1. This is a “bikini bridge”:
2. On Sunday, a 4chan user came up with the idea of creating a viral hoax around the idea of a “Bikini Bridge,” which is when a woman’s hip bones lift up the front of her bikini.
3. The plan had two stages, one was to create the tag, and the second was to lead the backlash against it.
The premise is simple. Create propaganda parading the “bikini bridge” to be the best big thing… Circulate it throughout the Internet. Simultaneously, we create reverse propaganda, denouncing the bikini bridge as an unhealthy obsession. This, too, we circulate through the Internet. Our mission during phase 1 is to garner support for these social outlets. The more followers/subscribers the better.
After a fair amount of circulation has been accomplished, we circulate the images throughout parts of the Internet know to be biased on the subject of weight (i.e. thin privilege, fat shaming, etc.). This should cause large enough of a stir to snowball into a fairly big subject.
4. They created fake screenshots of celebrities tweeting about the bikini bridges.
5. They also used the unmoderated community section of BuzzFeed to create a now-deleted list about how great bikini bridges are.
7. On Monday, The Daily Dot debunked the hoax while it was still relatively small. It had only been tweeted around 2,000 times in 24 hours.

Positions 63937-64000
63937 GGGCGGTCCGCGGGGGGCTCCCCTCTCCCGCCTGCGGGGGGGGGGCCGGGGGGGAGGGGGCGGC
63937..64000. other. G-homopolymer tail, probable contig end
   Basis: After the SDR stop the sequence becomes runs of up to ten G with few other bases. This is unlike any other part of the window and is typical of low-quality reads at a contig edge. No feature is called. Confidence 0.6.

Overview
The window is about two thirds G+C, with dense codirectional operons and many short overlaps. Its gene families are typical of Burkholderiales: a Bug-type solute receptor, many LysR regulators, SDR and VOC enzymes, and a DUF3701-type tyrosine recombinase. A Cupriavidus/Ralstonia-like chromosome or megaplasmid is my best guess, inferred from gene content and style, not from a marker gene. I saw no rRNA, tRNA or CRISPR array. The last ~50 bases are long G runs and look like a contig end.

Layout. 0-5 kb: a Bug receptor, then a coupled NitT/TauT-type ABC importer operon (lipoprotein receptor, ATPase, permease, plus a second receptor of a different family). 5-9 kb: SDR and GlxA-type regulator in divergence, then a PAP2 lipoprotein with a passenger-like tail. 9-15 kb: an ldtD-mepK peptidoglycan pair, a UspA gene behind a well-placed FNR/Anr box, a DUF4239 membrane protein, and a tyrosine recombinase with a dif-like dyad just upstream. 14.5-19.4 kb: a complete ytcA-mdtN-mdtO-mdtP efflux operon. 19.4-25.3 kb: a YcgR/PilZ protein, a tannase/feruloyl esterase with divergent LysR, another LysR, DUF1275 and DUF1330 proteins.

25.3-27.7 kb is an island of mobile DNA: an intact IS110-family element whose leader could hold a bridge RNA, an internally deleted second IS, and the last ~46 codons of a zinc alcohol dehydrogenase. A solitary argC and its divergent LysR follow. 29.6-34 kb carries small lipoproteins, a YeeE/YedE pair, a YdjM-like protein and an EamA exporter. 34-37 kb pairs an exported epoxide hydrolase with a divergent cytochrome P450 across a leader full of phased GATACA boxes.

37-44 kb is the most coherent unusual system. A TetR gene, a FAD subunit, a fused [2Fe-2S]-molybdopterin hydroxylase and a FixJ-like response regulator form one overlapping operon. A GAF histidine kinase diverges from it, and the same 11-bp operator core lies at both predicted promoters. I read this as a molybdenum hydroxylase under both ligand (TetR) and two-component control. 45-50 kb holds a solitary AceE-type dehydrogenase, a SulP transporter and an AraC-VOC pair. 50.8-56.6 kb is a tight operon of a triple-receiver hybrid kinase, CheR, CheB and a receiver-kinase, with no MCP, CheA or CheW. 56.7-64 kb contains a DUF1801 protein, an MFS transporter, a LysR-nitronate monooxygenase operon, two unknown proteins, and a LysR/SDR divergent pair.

8. On Tuesday, The Daily Mail’s Bianca London covered the fake trend as possibly real, including the fake tweets and unmoderated BuzzFeed community post. She also called it the new thigh gap.
Buzzfeed has also posted an article entitled ‘12 perks of having a bikini bridge’ with reasons such as ‘it is the ultimate beach accessory’, ‘Harry Styles will be 857 per cent more attracted to you’ and ‘you and your girls will become the talk of the town’.
As a result, in just 24 hours, #bikinibridge and #bikinibridge2014 was tweeted more than 2,400 times, with Harry Styles’s endorsement - which has seen been deleted - receiving 115,359 favourites.
9. A few hours later, smaller blogs picked up on the Daily Mail post, including Samantha Escobar from The Gloss, who also referred to it as the new thigh gap:
Regardless of whether or not this ‘trend’ is a hoax, however, it’s important to note how incredibly f’ing plausible it sounds. And that it has resulted in the perpetuation of stereotypes–such as in that BuzzFeed article I linked to above–that thinness is inherently indicative of healthiness, that bikinis are for thin women, and that you’re more lovable if you’re thinner.